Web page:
BRUSSELS — The suspected Russian spy arrested in Norway this week attended a seminar on hybrid threats recently that included a scenario about responding to a pipeline explosion, according to Norwegian media, a coordinator for the group that hosted the event, and a photograph from the event.
The arrest comes after at least seven Russians — including the son of a close associate of President Vladimir Putin — were detained in recent weeks for flying drones or taking pictures near sensitive areas.
Norway and other countries in Europe are rushing to secure critical infrastructure after the sabotage of the Nord Stream natural gas pipelines. In recent months, there have been multiple drone sightings in Norway’s offshore oil and gas fields and at Norwegian airports.
The spate of incidents has Norway — and Europe — on edge. The oil and gas sector is the core of Norway’s economy. Since Russia launched its full-scale invasion of Ukraine, the country has become a critical supplier to Europe.
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The Norwegian newspaper Verdens Gang first reported Thursday that the suspect attended the Sept. 29-30 seminar in Vilnius, Lithuania, on countering hybrid threats.
The seminar was hosted by EU-HYBNET, a European network on hybrid threats — a concept that includes things like sabotage, disinformation, cyberattacks and other means of fighting outside traditional state-to-state military conflict.
Paivi Mattila, a professor at Laurea University of Applied Sciences in Finland who coordinates the EU-HYBNET program, confirmed by phone that the suspected spy attended the event. She said he did not go through a security check but declined to comment further, citing the investigation.
An image shared on Twitter by Mykolas Romeris University appears to show Giammaria seated among workshop participants at the event, which was organized with the Lithuanian Cybercrime Center for Excellence for Training, Research and Education on Sept. 29.
Both the EU-HYBNET website and a brochure for the Vilnius event spotlight funding from the E.U. Peter Stano, a spokesperson for the European Commission, confirmed the funding, but said E.U. institutions are not involved in the group’s day-to-day activities.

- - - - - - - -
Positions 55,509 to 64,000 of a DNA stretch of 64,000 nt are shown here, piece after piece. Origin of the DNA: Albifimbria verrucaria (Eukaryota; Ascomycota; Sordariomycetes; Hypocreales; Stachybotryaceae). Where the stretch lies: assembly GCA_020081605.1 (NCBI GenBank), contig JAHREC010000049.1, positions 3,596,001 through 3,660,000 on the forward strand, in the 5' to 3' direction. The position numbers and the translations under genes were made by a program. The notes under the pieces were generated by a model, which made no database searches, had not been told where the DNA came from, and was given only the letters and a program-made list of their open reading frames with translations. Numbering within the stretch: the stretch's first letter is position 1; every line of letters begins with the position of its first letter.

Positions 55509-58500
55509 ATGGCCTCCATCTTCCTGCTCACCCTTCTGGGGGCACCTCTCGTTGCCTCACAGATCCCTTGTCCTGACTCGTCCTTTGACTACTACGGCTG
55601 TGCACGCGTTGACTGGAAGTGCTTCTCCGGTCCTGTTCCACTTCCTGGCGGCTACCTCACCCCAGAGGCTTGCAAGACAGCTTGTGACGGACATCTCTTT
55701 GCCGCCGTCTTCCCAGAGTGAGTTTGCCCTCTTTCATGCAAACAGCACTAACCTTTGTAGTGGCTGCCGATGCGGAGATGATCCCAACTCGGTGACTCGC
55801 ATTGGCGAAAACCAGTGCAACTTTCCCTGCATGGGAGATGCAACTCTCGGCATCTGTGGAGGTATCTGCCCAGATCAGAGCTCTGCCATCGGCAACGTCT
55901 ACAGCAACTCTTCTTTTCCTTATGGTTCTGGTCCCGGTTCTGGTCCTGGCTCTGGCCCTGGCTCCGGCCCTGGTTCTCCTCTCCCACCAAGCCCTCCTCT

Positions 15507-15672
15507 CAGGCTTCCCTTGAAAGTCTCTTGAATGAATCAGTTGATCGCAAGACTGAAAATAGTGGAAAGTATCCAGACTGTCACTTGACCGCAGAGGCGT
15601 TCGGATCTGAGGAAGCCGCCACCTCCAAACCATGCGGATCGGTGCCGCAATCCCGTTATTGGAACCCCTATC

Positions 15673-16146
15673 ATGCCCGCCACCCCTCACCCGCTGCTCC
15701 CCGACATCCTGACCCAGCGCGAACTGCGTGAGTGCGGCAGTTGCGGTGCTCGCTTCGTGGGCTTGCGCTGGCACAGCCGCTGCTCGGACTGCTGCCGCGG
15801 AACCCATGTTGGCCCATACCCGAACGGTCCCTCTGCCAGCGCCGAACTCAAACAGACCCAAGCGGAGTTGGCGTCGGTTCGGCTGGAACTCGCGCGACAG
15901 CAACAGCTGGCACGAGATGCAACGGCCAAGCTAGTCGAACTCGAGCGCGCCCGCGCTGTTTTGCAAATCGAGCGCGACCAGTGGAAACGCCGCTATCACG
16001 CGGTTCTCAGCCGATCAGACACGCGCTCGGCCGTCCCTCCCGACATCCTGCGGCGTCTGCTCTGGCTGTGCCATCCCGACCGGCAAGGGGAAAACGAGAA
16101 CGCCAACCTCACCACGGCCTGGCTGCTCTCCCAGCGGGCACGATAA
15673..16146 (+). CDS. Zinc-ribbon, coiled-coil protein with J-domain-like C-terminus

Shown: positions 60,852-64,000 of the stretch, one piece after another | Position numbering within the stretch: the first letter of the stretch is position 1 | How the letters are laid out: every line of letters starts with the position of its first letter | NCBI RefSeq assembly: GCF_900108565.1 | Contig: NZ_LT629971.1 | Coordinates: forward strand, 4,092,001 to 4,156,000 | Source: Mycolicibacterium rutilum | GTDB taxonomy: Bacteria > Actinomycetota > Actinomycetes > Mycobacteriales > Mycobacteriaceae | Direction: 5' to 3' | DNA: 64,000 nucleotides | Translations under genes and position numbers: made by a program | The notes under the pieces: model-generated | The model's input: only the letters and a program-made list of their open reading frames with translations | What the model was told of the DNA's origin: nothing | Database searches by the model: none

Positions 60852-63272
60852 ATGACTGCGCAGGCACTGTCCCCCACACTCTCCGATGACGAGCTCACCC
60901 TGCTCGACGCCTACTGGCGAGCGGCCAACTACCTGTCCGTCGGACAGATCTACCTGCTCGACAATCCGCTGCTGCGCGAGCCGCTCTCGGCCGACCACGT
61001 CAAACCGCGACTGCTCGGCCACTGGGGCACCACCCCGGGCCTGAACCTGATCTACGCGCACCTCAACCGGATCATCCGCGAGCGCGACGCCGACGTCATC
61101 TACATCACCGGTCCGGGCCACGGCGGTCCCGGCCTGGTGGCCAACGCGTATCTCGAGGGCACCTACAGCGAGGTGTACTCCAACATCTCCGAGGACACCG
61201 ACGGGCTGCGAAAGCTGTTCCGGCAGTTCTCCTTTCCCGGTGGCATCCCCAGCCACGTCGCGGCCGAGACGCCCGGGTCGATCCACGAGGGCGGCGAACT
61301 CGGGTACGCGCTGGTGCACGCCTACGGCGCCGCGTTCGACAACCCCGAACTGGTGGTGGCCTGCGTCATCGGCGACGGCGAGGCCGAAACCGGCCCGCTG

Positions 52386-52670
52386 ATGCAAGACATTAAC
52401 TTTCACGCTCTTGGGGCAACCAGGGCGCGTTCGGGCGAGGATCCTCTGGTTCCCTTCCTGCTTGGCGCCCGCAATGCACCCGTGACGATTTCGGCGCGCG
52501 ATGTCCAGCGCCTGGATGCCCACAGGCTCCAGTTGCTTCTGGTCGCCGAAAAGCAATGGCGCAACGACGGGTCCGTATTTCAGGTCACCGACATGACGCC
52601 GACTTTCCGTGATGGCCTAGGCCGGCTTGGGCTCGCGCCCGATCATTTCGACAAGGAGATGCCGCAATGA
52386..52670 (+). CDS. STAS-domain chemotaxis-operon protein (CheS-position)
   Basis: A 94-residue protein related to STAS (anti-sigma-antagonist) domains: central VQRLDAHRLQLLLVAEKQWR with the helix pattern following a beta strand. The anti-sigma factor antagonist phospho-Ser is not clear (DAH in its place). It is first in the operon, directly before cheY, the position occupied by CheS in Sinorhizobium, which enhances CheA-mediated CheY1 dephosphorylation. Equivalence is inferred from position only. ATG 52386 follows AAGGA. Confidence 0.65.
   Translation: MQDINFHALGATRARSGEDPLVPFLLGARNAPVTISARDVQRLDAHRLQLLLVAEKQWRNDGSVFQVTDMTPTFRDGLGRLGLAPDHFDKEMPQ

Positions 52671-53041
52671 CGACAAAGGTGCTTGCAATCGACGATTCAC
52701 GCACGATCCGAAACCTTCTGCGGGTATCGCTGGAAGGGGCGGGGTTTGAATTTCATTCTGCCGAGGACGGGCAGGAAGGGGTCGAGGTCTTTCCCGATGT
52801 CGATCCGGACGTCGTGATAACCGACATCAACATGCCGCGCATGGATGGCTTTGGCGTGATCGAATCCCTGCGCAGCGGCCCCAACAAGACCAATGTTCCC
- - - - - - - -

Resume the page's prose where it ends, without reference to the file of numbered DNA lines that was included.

The “training and exercise” event was aimed at helping participants understand “vulnerabilities adversaries might exploit” and “sketch hybrid challenges within a realistic near-future operational environment,” according to a brochure for the gathering.
Participants examined different scenarios, including one case of a “gas flow shutdown after a gas pipeline explosion.” In that case study, the “initial findings support the assumption that probably it is about a sabotage and not an accident” — an eerie echo of the recent sabotage of the Nord Stream pipelines.
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Norwegian domestic security officials announced the arrest of the 37-year-old suspect earlier this week, saying he posed “a threat to fundamental national interests.”
There is concern he “may have acquired a network and information about Norwegian politics of the northern area,” Deputy Chief Hedvig Moe of the Norwegian Police Security Service told Norwegian media. Even if information the person acquired does not directly compromise Norway’s security, it could be misused by Russia, she said. Officials did not provide information on the timing of his arrest.
Details about the case are still emerging. Giammaria was conducting research at the Arctic University of Norway. As of Oct. 25, he was listed as a researcher at a university think tank called the “The Grey Zone.” He is no longer listed on their site.
Before moving to Norway, he lived in Canada, where he attended Carleton University and the University of Calgary. While in Ottawa, he volunteered to canvas for a political campaign, according to Global News. He graduated with a master’s degree from the University of Calgary’s Centre for Military, Security and Strategic Studies in 2018.
In 2019, he wrote an article for the Canadian Naval Review. The article, titled “Third Base: The Case for CFB Churchill,” argues in favor of establishing a naval base in Canada’s north.
The case comes months after another suspected Russian “illegal” was arrested in the Netherlands. In that case, an alleged Russian spy claimed to be a Brazilian seeking an internship at the International Criminal Court. He had previously studied in the United States.
“Illegals” operate without diplomatic cover, building up a cover story over time, often many years. In one high-profile 2010 case, the U.S. arrested 10 Russian operatives who had been living in the United States for years while secretly reporting to Moscow’s Foreign Intelligence Agency.